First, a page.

AGE related dementia: Cooked foods and meats linked to Alzheimer's risk

By Nathan Gray

- Last updated on GMT

AGE related dementia: Cooked foods and meats linked to Alzheimer's risk

Related tags Metabolic syndrome Nutrition

Foods that are rich in advanced glycation end products (AGEs) from high cooking temperatures - including fried and cooked meats - may increase the risk of developing dementia, according to new research.

The findings, published in PNAS​, suggest that compounds known as advanced glycation endproducts (AGE's) may be one possible cause of the accumulation of amyloid plaques that are characteristic of dementia and Alzheimer’s disease progression.

Led by senior author Professor Helen Vlassara from The Mount Sinai Hospital in the US, the research team tested the effect of AGEs on mice and people - finding that that mice fed a high-AGE diet had a build-up of amyloid proteins in the brain and impaired cognitive function, while those eating a low-AGE diet had no amyloid build up.

Furthermore, a short-term analysis of humans  also suggested a link between high levels of AGEs in the blood and cognitive decline, said Vlassara and her team.

"These clinical findings reinforce the fact that chronic exposure to exogenous AGEs can weaken host defences well in advance of cognitive or metabolic disturbances,"​ said the team.

The fact that mice fed a low-AGE diet had no build of amyloid protein or cognitive decline highlights the fact that such 'glycotoxins' are a modifiable risk for Alzheimer's disease, they added.

"Age-related dementia and metabolic syndrome may be causally linked to high levels of food AGEs, specifically MG​ [methyl-glyoxal derivatives]," ​concluded Vlassara and her colleagues.

"Importantly, reduction of food-derived AGES is feasible and may provide an effective treatment strategy,"​ they added.

AGE related diseases?

The researchers noted that AGEs are present in a wide variety of foods in the Western diet and have previously been linked to diabetes and to neurodegenerative disease. Indeed, AGEs have been linked to dementia when present in the bloodstream and the brain at high levels, however the mechanism behind the link is largely unknown, they said.

Previous research published in the International Journal of Food Sciences and Nutrition ​has also linked AGEs to the formation of a plaques​, however in this case it was the formation of plaques associated with cardiovascular disease.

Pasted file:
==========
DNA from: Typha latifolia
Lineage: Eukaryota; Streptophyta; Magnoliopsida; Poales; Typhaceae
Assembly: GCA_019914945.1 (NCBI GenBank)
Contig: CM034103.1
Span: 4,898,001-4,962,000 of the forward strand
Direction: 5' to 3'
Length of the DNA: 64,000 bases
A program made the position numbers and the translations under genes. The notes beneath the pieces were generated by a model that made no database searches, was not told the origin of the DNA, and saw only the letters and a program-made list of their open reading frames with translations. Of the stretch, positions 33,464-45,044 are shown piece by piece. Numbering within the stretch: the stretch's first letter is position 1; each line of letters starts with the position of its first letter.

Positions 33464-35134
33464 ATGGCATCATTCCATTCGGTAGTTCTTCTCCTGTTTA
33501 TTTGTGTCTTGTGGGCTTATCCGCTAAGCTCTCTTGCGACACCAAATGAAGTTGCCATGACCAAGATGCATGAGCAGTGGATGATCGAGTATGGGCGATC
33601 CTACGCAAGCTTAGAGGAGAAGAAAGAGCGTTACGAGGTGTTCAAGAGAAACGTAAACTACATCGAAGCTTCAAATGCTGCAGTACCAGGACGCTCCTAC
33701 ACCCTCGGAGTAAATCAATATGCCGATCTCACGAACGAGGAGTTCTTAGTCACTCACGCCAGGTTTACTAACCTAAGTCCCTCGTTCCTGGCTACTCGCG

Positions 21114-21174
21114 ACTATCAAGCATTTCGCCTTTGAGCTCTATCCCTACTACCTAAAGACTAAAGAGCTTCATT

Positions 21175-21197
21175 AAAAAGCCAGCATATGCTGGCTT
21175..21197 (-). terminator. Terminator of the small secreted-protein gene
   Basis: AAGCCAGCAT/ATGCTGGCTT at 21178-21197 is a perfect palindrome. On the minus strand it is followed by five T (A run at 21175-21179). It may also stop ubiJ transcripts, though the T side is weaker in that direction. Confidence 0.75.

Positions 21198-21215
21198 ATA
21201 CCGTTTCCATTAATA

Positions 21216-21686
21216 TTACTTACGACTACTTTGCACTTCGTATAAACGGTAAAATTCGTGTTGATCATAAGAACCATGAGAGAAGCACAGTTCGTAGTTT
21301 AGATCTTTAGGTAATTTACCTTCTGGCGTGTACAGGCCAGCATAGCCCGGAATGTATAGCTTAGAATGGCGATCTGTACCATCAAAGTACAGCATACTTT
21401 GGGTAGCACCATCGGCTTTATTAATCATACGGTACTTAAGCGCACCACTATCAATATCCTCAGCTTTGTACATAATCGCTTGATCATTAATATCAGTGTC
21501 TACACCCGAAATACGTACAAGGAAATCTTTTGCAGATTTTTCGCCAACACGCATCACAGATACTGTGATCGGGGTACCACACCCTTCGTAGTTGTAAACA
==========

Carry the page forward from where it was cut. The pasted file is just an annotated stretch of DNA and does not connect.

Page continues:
Study details

In the first part of their study, the team tracked cognitive health in mice that were fed one of three diets containing various levels of AGEs at levels proportional to a Western diet: low-AGE (MG−), MG-supplemented low-AGE (MG+), and a regular (Reg) chow that is higher in ACEs and methyl-glyoxal derivatives (MG).

The team found that older MG+-fed mice, similar to older regular fed controls, developed metabolic syndrome, increased brain amyloid-beta, deposits of AGEs, gliosis, and cognitive deficits, accompanied by suppressed SIRT1, nicotinamide phosphoribosyltransferase, AGE receptor 1, and PPAR-gamma. 

"These changes were not due to aging or caloric intake, as neither these changes nor the MS were present in age-matched, pair-fed MG− mice,"​ said the team.

In a follow-on clinical study of 93 healthy humans over the age of 60, the team also found that individuals who had high AGEs in their blood also had low SIRT1 levels in their blood and developed cognitive decline and insulin resistance over a nine month follow-up period.

"The data identify a specific AGE (MG) as a modifiable risk factor for AD and MS, possibly acting via suppressed SIRT1 and other host defenses, to promote chronic oxidant stress and inflammation,"​ concluded Vlassara and her colleagues.

"Because SIRT1 deficiency in humans is both preventable and reversible by AGE reduction, a therapeutic strategy that includes AGE reduction may offer a new strategy to combat the epidemics of AD and MS."
Source: PNAS
Published online ahead of print, doi: 10.1073/pnas.1316013111
"Oral glycotoxins are a modifiable cause of dementia and the metabolic syndrome in mice and humans"
Authors: Weijing Cai, Jaime Uribarri, et al

Related topics R&D

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